At the risk of sounding like folks who listen to classical music only to feel sophisticated, Steve Reich is one of my favorite composers. Yes, I know, his isn’t strictly speaking classical music. But he’s certainly embedded in the timeline (to his approbation or not, given that he started out as a bit of a maverick). Nonetheless, he’s a living legend and I digress.
One of the principal appeals of Reich’s music is its simplicity. Especially with his early compositions from the 60s and 70s, it doesn’t require a musical education to process what you hear. Even his later compositions, which have become more structurally complex, retain an obvious tonal clarity. No matter if it’s Violin Phase from 1967 or if it’s Music for Ensemble and Orchestra from 2018, the music sounds like it’s coming out of crystal speakers. Steve Reich’s music is the sonic equivalent of a stained glass window.
The power of such clarity cannot be understated. With it, a listener engages the music directly, without relying on external information like sheet music or liner notes. You know those small panels that hang next to art in museums, the ones with the title, date, materials, donors, and sometimes a paragraph about the piece’s background or composition? The next time you are in a museum, pay close attention: people tend to spend more time reading those descriptions than looking at the artwork. Words are easier to process and more comforting to us than marks on a canvas. They are a kind of intellectual crutch we seek when faced with a painting or a photograph that we are led to believe has some deep meaning beyond our grasp. I find that they stunt analytic activity and would much rather do away with them. Steve Reich’s music never needs that accompanying text.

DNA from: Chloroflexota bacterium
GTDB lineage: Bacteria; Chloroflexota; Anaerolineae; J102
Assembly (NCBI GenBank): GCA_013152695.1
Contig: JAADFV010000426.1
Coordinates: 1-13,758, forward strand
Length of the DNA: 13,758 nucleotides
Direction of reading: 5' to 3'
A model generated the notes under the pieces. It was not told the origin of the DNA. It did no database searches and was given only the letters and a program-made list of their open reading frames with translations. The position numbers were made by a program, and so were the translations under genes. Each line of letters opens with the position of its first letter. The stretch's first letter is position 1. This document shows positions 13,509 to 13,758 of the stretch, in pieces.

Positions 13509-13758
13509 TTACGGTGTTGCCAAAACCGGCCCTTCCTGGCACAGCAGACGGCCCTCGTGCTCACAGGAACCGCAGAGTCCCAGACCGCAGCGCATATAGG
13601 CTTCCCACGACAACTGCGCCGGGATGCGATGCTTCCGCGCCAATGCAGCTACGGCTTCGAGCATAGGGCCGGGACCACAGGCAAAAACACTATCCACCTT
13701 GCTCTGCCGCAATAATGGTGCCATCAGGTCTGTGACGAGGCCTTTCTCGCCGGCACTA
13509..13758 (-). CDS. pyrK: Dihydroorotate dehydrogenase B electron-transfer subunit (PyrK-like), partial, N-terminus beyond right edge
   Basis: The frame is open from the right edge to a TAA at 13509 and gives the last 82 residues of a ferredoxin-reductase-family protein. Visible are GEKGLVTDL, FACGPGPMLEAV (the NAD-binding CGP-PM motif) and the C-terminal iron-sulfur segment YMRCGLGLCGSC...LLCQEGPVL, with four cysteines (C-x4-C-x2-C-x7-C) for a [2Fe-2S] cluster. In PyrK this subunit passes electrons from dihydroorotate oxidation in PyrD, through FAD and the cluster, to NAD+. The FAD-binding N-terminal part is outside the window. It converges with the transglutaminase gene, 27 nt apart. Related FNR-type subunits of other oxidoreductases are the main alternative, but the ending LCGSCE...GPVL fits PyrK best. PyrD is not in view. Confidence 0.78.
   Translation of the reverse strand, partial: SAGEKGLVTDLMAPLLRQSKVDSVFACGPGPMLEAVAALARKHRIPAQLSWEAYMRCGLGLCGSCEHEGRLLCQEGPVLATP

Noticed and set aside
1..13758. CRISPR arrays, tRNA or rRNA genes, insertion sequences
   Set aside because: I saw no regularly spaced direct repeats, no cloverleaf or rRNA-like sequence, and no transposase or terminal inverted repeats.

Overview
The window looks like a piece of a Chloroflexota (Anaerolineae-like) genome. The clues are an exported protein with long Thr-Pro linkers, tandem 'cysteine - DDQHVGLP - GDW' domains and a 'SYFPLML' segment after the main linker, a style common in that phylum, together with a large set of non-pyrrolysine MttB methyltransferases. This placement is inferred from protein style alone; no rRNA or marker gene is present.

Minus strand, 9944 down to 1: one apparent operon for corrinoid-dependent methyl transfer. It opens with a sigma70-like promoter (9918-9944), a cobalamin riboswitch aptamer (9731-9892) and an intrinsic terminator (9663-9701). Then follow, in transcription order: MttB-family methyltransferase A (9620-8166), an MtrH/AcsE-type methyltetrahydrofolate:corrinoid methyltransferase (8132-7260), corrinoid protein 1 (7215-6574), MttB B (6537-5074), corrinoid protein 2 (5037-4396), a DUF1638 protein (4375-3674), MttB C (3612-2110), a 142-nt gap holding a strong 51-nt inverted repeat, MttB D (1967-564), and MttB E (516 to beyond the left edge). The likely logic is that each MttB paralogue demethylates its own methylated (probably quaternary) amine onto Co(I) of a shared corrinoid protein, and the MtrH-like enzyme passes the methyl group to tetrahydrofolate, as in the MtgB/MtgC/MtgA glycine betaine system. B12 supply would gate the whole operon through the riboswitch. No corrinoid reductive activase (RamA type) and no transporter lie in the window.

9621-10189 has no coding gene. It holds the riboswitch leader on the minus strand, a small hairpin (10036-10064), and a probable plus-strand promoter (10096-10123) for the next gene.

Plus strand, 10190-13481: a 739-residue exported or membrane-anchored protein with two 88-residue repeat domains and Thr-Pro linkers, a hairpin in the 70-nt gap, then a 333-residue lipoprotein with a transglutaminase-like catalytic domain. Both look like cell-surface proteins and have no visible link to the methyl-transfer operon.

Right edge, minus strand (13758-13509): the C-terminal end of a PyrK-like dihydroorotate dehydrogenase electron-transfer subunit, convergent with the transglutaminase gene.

And yet… I can’t help myself. Once in a while I’ll open YouTube and watch an interview or documentary on Reich. One of my favorites of these is a 2006 episode of The South Bank Show. Part 3 covers the controversial premiere of Four Organs at Carnegie Hall in 1970.
From the first viewing I remember being struck by how elegantly and poetically both Reich and Michael Tilson Thomas were able to describe such a stressful moment in their lives, which at the time of the interviews was over 35 years ago. They used expressions like “cat calls,” “moment of silence,” “avalanche of boos,” “geological cataclysm of boos,” “white as a sheet,” “this is history!,” “what went through my mind was Nijinsky screaming out the numbers during the Rite of Spring to the dancers,” “for sure by tomorrow everyone in the world is going to be talking about you and your music.” These are expressions that certainly don’t cross your mind in the moment. That stuck with me. Also, since I wasn’t there in 1970, I clung extra-fast to these words since they were the only available description of that event.
I first watched that video, and those words lodged themselves into my brain, about 5 years ago. Then, last week, I got back on a Steve Reich kick (fueled by deadlines and the need for repetitive working music), and inevitably I searched “Four Organs” in YouTube again to relive the premiere with Steve and Michael. Suddenly I saw another interview in the search results. Needlessly hungry for alternate descriptions of that night, I clicked it. What I found was something eerie.
The video featured Reich and Tilson Thomas again, now 10 years older than in the South Bank Show, describing the exact same night with the exact same expressions. Check it out.
- “Cat calls”
- “Moment of silence”
- “Avalanche” (spoken by both)
- “White as a sheet” (spoken by both)
- “This is history!”
- “For sure by tomorrow….”
How could it be that the very people who composed the music, arranged the performance, and played the 15-minute piece through a disruptive and outraged audience weren’t able to summon more of the million words in the English language to describe their experience? If they used the same language in 2006 as in 2016, 35 and 45 years hence, had they been using the same language in all previous interviews as well?
The answer came to me the same week. We were bantering during an office happy hour during which my boss quipped about the latest big-name firm to release visuals of the latest luxury high-rise: “It’s crap.”